Scientist uses special fertilizer to keep palms, soil and water healthy

April 8, 2015 by Brad Buck, University of Florida

A University of Florida scientist has developed a fertilizer for palm trees that should keep them healthy and reduce water pollution.

Environmental horticulture Professor Tim Broschat found that applying a palm fertilizer with no nitrogen or could prevent the harmful effects of lawn fertilizers on .

"We also found that most palms do not need any phosphorus in their fertilizer to be healthy, and by not applying this element, we can eliminate one possible source of in Florida," said Broschat, a faculty member at UF's Fort Lauderdale Research and Education Center.

Palms have special nutritional needs, including nitrogen and phosphorus, to stay healthy and look their best. But those same nutrients can harm the soil and the below the soil. So, scientists such as Broschat are investigating ways to balance the nutrient needs of palms while preserving water quality.

Broschat conducted his experiment from 2010 to 2013 at the Fort Lauderdale REC, part of the Institute of Food and Agricultural Sciences.

During heavy rainfall or irrigation, Florida's soils have very little capacity to retain nitrogen and phosphorus in the area of the soil around the plant that touches the plant's roots.

By using the palm fertilizer with no nitrogen or phosphorus during the rainy summer months and a regular palm fertilizer with these nutrients during other seasons, palms grew as well as when they were fertilized year-round using nitrogen and phosphorous-containing fertilizers, Broschat's study found.

Fertilizer is usually not a pollutant when it's applied to the landscape. But if the wrong kind of fertilizer is applied at the wrong time, it can wash off of the landscape and flow untreated into bays and streams. Broschat's fertilizer finding is critical because a state law limits the amount of nitrogen and phosphorus that people can put on their lawns.

Furthermore, some Florida counties do not let people use or phosphorus fertilizers from June through September because they think these could get into waters via storm water runoff and possibly harm coastal .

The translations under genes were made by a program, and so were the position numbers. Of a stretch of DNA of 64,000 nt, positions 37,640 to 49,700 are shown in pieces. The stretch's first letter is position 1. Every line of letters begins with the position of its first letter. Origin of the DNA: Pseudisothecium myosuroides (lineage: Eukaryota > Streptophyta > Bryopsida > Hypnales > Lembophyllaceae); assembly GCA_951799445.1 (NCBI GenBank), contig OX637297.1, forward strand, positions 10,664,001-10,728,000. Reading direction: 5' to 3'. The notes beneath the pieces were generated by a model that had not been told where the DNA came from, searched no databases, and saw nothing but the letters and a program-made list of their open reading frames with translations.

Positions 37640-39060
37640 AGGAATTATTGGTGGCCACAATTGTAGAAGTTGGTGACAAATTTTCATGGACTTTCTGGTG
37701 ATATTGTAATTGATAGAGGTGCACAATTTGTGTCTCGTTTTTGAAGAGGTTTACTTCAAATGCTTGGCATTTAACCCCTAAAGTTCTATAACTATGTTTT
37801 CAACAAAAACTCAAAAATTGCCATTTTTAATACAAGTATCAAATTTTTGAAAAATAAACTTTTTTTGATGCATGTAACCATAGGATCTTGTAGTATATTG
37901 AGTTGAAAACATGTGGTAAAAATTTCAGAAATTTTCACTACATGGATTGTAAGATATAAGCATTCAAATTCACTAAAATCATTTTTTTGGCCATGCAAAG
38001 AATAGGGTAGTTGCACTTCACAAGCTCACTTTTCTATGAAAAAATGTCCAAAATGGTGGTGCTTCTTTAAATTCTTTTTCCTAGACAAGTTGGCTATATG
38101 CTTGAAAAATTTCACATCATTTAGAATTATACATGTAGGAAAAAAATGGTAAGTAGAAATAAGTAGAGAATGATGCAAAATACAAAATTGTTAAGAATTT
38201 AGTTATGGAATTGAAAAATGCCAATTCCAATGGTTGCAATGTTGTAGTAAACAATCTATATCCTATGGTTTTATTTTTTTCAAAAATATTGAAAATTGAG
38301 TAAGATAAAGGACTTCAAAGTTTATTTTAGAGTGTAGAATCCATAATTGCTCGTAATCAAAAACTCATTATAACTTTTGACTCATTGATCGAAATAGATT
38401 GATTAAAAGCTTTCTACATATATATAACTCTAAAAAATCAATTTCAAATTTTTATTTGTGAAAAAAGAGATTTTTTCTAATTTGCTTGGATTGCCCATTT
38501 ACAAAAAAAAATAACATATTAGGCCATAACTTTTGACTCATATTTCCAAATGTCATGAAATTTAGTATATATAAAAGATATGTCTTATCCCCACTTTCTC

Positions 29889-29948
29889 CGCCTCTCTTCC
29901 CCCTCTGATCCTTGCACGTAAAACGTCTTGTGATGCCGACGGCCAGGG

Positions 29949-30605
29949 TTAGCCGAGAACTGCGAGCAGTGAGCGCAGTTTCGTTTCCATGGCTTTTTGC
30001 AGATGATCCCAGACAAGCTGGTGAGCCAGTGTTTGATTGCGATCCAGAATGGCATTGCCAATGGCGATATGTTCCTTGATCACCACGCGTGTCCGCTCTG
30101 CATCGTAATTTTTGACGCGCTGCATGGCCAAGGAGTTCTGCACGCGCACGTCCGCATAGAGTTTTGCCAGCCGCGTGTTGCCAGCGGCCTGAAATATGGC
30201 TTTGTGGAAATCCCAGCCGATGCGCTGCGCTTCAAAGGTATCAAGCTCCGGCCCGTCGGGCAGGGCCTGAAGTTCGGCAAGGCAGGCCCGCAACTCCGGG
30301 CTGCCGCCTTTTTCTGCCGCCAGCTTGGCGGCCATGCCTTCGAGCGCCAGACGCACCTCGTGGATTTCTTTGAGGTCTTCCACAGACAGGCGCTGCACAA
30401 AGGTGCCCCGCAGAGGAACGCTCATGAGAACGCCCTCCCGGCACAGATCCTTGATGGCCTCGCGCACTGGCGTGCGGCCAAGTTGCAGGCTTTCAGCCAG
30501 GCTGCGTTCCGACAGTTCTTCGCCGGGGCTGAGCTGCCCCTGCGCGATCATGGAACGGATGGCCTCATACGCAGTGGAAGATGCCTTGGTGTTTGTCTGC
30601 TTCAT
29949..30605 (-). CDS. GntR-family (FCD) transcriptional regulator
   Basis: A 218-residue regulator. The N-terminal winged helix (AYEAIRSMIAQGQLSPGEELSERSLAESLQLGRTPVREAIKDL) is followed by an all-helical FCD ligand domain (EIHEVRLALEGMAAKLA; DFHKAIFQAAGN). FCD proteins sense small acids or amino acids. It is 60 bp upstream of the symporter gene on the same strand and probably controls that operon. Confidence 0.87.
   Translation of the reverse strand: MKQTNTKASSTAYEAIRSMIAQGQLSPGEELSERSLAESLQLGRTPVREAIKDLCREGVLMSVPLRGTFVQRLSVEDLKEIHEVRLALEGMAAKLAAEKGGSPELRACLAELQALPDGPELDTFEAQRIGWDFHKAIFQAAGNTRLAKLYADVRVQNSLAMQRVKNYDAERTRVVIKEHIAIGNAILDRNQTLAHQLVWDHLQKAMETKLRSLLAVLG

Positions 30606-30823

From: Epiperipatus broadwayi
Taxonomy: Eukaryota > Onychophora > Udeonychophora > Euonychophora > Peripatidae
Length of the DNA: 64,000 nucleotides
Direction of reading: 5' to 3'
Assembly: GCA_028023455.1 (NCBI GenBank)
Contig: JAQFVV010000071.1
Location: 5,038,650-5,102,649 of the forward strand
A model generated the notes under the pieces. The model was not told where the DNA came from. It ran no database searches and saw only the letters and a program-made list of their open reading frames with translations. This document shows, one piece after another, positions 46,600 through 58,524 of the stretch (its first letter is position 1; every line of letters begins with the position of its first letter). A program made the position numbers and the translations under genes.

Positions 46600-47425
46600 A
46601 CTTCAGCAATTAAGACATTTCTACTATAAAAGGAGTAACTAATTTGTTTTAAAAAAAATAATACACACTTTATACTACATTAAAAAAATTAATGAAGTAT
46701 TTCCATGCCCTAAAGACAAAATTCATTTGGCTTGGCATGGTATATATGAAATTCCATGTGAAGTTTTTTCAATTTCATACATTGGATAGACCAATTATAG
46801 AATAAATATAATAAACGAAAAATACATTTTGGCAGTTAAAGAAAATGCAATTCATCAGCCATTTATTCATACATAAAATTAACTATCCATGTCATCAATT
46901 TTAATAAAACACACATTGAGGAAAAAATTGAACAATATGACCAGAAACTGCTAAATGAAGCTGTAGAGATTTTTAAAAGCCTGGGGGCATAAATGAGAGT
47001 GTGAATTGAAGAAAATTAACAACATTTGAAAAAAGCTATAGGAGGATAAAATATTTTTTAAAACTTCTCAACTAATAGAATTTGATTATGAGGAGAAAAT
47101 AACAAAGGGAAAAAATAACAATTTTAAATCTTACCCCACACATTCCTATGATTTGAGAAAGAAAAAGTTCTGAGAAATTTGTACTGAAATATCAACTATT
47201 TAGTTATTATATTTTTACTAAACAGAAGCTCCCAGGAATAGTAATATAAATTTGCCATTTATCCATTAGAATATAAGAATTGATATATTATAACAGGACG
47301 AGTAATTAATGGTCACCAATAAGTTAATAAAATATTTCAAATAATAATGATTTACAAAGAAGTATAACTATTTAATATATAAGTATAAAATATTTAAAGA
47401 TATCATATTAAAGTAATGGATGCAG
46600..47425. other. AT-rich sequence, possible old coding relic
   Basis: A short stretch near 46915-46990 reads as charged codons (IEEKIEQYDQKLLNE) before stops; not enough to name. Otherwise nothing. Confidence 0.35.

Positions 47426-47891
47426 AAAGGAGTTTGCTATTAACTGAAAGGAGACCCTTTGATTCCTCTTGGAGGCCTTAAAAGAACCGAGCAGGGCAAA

Although Broschat conducted his experiment on areca palms, popular in Florida, the results should apply to all kinds of palms used in home and commercial landscapes, he said.

Broschat's study is published in the March issue of the journal HortScience.

Explore further: High nitrogen fertilizers tested on post-transplant ornamentals

More information: "Fertilization of Landscape Palms to Reduce Nitrogen and Phosphate Impacts on the Environment." HortScience March 2015 50:469-473. … nt/50/3/469.abstract

Related Stories

High nitrogen fertilizers tested on post-transplant ornamentals

December 29, 2010

The nutrition and fertilization needs of container-grown ornamental plants during production are well-documented, but there is limited research about the plants' fertilizer requirements following transplantation into landscapes. ...

Bringing high tech to soil research

February 19, 2015

2015 is the International Year of the Soils. Healthy soils are vital to sustainable food systems, clean lakes, verdant forests, and the health of our planet. In honour of the occasion, we offer you a profile of a scientist ...

Nitrogen in reclaimed water can benefit turfgrass

January 5, 2015

As competition for fresh water increases and fertilizer prices rise, the horticulture industry is looking to reclaimed wastewater as a valuable resource for supplying irrigation and necessary nutrients for urban landscapes. ...

Recommended for you

New evidence for plume beneath Yellowstone National Park

March 20, 2018

A pair of researchers from the University of Texas has found what they claim is evidence of a plume beneath Yellowstone National Park. In their paper published in the journal Nature Geoscience, Stephen Grand and Peter Nelson ...

Researchers name new ocean zone: The rariphotic

March 20, 2018

Based on the unique fish fauna observed from a manned submersible on a southern Caribbean reef system in Curaçao, Smithsonian explorers defined a new ocean-life zone, the rariphotic, between 130 and 309 meters (about 400 ...


Please sign in to add a comment. Registration is free, and takes less than a minute. Read more

Click here to reset your password.
Sign in to get notified via email when new comments are made.